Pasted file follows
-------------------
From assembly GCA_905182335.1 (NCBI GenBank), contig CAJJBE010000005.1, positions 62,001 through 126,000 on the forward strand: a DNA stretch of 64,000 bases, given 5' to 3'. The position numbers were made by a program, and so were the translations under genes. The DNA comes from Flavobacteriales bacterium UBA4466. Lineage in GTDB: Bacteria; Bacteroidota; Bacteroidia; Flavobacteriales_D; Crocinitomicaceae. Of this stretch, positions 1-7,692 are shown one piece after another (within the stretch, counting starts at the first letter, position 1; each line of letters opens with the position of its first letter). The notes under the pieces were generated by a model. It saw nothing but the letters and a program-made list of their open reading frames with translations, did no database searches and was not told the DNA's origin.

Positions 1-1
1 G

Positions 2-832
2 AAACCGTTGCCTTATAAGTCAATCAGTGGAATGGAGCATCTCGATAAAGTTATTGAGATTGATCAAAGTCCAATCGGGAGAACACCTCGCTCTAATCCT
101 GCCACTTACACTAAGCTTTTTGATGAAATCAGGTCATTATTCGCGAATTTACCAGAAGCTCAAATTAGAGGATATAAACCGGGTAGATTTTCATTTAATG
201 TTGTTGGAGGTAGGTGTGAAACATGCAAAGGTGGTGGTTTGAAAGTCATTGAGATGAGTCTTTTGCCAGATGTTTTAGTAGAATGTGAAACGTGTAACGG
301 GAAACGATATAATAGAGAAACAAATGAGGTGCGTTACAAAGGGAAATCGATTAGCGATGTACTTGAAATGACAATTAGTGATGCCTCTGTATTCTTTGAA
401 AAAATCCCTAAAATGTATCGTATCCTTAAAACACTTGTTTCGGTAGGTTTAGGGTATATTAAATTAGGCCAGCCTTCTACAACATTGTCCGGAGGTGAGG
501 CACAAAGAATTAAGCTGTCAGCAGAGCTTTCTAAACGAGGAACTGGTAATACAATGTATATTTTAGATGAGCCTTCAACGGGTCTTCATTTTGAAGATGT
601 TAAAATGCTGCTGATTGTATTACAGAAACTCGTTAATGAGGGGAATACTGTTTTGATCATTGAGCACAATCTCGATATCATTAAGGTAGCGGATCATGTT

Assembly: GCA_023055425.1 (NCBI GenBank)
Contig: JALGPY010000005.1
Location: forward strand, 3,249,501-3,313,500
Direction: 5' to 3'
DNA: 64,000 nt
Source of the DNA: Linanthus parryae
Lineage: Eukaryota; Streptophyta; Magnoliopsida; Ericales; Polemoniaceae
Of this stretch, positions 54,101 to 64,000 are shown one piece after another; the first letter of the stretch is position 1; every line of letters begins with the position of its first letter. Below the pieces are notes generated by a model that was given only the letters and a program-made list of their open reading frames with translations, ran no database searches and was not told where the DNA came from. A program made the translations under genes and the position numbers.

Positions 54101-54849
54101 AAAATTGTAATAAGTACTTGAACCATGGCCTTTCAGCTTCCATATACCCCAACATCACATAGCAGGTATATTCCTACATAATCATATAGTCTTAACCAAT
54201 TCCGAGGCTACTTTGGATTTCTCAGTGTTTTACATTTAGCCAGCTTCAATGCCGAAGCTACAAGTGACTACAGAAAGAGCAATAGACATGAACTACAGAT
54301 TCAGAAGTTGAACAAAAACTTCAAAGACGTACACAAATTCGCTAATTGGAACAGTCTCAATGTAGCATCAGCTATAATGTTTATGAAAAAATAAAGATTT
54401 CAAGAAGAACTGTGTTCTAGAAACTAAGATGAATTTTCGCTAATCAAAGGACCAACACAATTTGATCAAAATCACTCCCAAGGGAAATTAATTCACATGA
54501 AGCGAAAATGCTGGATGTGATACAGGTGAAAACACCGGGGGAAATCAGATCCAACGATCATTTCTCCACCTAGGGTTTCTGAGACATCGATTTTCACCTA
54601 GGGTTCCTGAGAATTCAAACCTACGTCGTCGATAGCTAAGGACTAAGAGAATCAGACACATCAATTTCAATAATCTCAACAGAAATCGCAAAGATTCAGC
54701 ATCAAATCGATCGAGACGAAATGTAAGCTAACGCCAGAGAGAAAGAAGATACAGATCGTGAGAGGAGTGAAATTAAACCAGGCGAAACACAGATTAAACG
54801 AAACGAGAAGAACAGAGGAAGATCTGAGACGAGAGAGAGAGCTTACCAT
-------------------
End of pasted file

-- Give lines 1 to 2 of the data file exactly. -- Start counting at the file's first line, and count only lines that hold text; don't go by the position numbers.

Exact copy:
From assembly GCA_905182335.1 (NCBI GenBank), contig CAJJBE010000005.1, positions 62,001 through 126,000 on the forward strand: a DNA stretch of 64,000 bases, given 5' to 3'. The position numbers were made by a program, and so were the translations under genes. The DNA comes from Flavobacteriales bacterium UBA4466. Lineage in GTDB: Bacteria; Bacteroidota; Bacteroidia; Flavobacteriales_D; Crocinitomicaceae. Of this stretch, positions 1-7,692 are shown one piece after another (within the stretch, counting starts at the first letter, position 1; each line of letters opens with the position of its first letter). The notes under the pieces were generated by a model. It saw nothing but the letters and a program-made list of their open reading frames with translations, did no database searches and was not told the DNA's origin.

Positions 1-1